For many apartment communities, flood mitigation will be critical in 2023 and beyond to protect their residents, minimise the impact of future flooding events, as well as keep insurance premium down.


Insurance premiums for strata properties have surged over the last couple of years and there is little sign of it slowing down in 2023. Insurers are in the process of restructuring their risk portfolios, examining current schemes, and seeking more information about strata owners’ risk profiles before offering renewal terms.

Strata committees can expect significant premium increases this year for schemes that are claims-free and even greater for schemes with a challenging claims history.

According to insurance experts some key drivers behind increases include:

  • The impact of the previous two years of floods, bushfires, and cyclones and the catastrophic damage they have cause with costs exceeding $8 billion.
  • Fewer specialty strata insurers in the market.
  • Increases to the average cost of claims due to inflation, labour shortages, and delays in the supply of materials.
  • Strata underwriting agencies and their insurers are facing higher costs when purchasing re-insurance (insurance for insurers).


Recent cases in NSW and QLD have successfully banned an apartment owner from smoking on their balcony. Contrary to previous unsuccessful attempts, the complaining neighbour argued on the basis that smoke-drift was a health ‘hazard’ rather than a ‘nuisance’, with the adjudicators in both cases agreeing with that assessment.

The QLD government has also said it planned to introduce laws to protect building residents from second-hand smoke.

That would mean body corporates could create building by-laws that banned smoking in outdoor and communal areas.

Smoking is a very contentious activity in apartment buildings and the issue can cut to the heart of the challenges of community living, wherein people’s rights must be balanced against others and the community as a whole.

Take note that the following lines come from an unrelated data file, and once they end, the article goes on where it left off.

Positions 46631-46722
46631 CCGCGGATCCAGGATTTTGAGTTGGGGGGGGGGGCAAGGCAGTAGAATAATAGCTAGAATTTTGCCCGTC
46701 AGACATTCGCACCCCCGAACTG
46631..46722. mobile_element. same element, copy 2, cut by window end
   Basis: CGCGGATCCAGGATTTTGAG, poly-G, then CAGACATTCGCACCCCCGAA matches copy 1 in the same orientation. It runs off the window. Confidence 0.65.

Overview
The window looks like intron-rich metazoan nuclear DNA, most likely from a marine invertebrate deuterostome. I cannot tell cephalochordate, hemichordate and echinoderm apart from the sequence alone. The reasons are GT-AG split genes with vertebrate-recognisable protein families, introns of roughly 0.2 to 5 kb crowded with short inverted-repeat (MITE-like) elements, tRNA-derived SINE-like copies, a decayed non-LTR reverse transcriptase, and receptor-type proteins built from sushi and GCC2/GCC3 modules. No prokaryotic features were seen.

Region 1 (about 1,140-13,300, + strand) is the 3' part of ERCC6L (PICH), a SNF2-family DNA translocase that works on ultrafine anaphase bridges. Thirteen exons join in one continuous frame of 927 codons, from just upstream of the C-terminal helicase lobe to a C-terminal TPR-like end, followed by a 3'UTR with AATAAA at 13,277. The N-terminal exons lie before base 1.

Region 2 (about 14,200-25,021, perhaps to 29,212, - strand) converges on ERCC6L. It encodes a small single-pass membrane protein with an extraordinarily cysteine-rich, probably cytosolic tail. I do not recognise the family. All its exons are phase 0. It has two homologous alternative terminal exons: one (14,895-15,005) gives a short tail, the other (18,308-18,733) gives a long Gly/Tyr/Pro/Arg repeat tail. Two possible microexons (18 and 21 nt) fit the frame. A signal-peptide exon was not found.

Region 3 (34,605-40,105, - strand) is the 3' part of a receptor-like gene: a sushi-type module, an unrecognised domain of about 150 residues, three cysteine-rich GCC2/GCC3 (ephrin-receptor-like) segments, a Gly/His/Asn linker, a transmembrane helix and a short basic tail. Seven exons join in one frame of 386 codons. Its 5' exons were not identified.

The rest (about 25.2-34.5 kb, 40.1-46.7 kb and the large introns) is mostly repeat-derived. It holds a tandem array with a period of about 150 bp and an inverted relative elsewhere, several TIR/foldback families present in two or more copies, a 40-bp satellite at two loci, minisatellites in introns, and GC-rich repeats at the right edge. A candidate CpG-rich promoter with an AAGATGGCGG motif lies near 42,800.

Expect this to remain a hot button issue in 2023 as strata communities and legislators try to find the right balance between protecting residents’ health while safeguarding individuals’ rights to enjoy their property how they see fit.


The issue of pets in strata buildings and the controls that have and are being imposed on them has become a hot topic in the last few years with major cases, strata law changes, reform proposals and changing societal views.

This has only increased since the beginning of Covid-19 where we have had the tumultuous mix of sky-rocketing levels of pet ownership (AKA pandemic puppies)

There has been a concerted trend of adjudicators generally ruling in favour of having less onerous restrictions on keeping pets in strata properties. In Queensland, the banning of all pets, as well as banning dogs of a certain size or weight by bodies corporate has been ruled invalid.

The QLD government’s proposed reforms for the strata sector would make it plain that bodies corporate cannot ban pets in community titles schemes — except in specific circumstances.

Additionally, as part of new rental laws introduced last year, landlords are no longer be able to impose a blanket “no pets” policy and must give specific reasons for not allowing pets in their property.

All this is inevitably leading to more and more pets living in apartments. However, contrary to how some in the media present it, new laws allowing for more apartment owners to keep pets does not mean every apartment resident can suddenly keep whatever animal they like in their lot.